Authorities tend to ignore environmental issues linked with religion, fearing that they might hurt the religious sentiments. In the September 1998 incident in Vadodara, the officials and the authorities reportedly shied away from the problem because the issue had to do with religion. "The reason," Goswami notes, "is that the people who know nothing about dharma, who have nothing to do with it, are the ones who propagate it now." According to S C Gupta of phed , Bhopal, politicians prefer to let religious issues alone as religion is a means to garner votes during elections, even if this destroys the environment. Says Goswami, "It is not that the religious leaders do not have power. However, they use it for their own petty interests."
Several mahants of Varanasi say the government has not paid any attention to the religious leaders and teachers. "They have given so much for education in English and all the other fields. However, there is hardly anything that they have done for traditional education," complains a mahant. Goswami is not willing to take that: "The religious leaders are equally responsible. Our leaders and teachers have failed us. They are not doing what they are supposed to do. Instead, they are busy hogging money and power, using religion to meet their own ends," says he. Mishra is of the same opinion, saying that even religious leaders fail to understand the connection between religion and environment.
Pandey pegs the ignorance down to religious teachers keeping people in the dark about the scientific aspects of things: "They told us the dos and the don'ts. But they did not tell us the whys." Mishra is of the opinion that educational institutions were not institutionalised, preventing education from trickling down to the masses. "The Hindu clergy is also responsible for what is happening. Their approach towards religious ethics has also been commercialised," says Pandey.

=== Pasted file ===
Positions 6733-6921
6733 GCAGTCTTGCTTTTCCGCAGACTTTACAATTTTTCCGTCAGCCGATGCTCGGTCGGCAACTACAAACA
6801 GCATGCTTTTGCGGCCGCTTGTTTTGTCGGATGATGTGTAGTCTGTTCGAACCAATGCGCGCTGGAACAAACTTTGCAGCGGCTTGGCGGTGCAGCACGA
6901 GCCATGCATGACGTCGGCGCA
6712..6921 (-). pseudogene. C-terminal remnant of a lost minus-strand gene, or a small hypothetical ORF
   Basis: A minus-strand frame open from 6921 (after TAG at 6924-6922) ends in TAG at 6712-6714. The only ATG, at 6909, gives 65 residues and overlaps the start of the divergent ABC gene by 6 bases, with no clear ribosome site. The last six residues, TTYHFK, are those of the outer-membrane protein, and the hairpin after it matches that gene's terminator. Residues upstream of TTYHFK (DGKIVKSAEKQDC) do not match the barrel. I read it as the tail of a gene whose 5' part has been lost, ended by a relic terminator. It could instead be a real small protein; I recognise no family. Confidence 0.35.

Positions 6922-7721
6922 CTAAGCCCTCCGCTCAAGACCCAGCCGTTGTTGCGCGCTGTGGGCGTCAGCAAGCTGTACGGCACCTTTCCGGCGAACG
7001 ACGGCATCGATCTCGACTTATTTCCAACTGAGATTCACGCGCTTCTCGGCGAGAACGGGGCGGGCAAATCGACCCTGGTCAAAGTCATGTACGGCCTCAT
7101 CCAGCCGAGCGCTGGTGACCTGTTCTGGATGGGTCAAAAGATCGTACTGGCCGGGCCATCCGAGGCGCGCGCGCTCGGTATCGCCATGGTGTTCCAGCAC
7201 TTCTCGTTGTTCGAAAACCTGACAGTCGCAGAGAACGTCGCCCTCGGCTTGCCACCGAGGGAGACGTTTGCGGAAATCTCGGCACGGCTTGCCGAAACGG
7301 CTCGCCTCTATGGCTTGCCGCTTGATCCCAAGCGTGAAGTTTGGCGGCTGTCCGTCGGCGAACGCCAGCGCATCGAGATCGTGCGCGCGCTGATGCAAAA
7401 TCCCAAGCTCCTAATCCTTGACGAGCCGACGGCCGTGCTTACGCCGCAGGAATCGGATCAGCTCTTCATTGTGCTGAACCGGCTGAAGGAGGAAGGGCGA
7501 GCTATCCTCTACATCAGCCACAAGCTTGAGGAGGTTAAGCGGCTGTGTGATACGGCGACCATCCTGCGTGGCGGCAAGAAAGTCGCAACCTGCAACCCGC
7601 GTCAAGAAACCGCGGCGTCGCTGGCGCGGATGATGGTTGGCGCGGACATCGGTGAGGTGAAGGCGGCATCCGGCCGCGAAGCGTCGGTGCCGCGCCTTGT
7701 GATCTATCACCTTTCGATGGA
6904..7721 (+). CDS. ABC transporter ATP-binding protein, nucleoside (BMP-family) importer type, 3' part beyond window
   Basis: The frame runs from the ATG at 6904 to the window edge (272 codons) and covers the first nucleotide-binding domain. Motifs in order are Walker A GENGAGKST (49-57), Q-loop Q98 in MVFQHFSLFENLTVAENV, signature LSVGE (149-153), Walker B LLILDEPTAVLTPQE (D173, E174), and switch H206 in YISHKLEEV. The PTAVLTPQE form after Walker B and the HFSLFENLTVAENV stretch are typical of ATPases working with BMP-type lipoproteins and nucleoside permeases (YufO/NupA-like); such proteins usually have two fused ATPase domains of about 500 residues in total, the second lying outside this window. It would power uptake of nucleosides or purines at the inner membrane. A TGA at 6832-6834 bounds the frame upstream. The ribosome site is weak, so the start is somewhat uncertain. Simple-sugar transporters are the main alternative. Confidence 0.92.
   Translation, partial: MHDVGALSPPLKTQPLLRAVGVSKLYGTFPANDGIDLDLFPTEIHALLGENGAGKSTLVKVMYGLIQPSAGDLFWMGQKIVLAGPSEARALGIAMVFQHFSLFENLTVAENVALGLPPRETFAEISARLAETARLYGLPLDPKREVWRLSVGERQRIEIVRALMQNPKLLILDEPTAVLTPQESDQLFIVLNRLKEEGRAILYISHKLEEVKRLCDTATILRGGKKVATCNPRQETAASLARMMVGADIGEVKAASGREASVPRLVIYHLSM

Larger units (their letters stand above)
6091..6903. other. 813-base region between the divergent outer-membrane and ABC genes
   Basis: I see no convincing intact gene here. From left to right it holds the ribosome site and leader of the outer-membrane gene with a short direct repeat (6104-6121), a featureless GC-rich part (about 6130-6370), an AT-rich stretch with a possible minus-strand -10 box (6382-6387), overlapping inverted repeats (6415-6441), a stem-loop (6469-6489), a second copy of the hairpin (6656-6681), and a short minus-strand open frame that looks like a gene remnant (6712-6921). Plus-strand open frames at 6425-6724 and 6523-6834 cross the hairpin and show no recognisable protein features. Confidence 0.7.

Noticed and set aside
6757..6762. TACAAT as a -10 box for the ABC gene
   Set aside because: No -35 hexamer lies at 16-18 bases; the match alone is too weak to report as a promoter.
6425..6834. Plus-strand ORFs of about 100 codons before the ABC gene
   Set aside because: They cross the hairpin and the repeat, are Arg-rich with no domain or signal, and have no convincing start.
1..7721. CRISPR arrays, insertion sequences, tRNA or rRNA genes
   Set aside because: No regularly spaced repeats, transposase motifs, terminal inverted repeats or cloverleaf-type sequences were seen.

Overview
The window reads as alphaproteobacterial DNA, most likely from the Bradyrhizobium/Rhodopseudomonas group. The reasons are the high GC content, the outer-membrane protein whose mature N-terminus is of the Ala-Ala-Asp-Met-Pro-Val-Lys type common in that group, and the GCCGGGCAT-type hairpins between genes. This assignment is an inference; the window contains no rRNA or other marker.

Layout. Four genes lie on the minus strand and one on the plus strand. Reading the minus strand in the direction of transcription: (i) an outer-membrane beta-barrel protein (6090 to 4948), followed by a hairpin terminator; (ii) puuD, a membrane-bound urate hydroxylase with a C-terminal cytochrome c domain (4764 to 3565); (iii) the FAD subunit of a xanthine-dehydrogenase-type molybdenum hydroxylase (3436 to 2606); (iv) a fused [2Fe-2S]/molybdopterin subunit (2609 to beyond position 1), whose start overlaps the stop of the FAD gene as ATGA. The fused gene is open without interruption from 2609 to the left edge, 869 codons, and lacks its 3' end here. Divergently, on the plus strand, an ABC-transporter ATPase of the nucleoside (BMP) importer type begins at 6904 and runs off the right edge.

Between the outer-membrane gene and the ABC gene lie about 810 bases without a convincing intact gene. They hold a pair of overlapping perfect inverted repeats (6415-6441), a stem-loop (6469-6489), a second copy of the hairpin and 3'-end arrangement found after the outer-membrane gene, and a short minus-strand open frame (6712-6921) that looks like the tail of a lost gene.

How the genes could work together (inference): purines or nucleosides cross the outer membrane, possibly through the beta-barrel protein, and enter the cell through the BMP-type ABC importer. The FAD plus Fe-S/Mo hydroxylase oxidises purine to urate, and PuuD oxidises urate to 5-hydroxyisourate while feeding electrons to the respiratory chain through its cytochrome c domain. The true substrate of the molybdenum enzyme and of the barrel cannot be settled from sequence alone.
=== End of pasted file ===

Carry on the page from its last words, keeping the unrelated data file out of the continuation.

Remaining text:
How will Hinduism face up to the challenges of the changing world in the new millennium?
People are becoming aware of the concepts of ecology and environment, though a little too late. Moreover, they have not learnt these from our traditions but because the West is talking a lot about environment now," says Swami Sevak Charan of the Sri Vrindavan Conservation Project. Yet some small results are showing
According to him, teachings relating our traditions to the environment should be incorporated in school syllabi. "All these things have to be institutionalised," he stresses, adding: "Nature was the centre of everything. The deities and gods were symbols of natural forces. Some things were made mandatory to ensure that people follow them in the name of religion and help keep things in balance."
Another reason given for resorting back to religion is that religious sentiments are very strong. "All things sacred are ecological symbols. These are the components for protection of the environment.
Education in terms of the traditions and drawing connections with the modern world are necessary," says Pandey.
"Nature cannot be conserved as a museum piece and that is exactly what is happening now. We have to integrate elements, which can make conservation sustainable, and one such element is religion. We have to reorient ourselves and others," says Jariwala. "Environment is not a lush green garden. Everything that we do to conserve the environment should be human-centred and sustainable," says Goswami. Not that it is impossible. Exnora International, a Chennai-based organisation working on socio-environmental issues, has successfully done it. To sustain the cleanliness of places they had cleaned, they made paintings of gods and goddesses, of religious symbols of all faiths, on the walls. These places have never been dirty since then.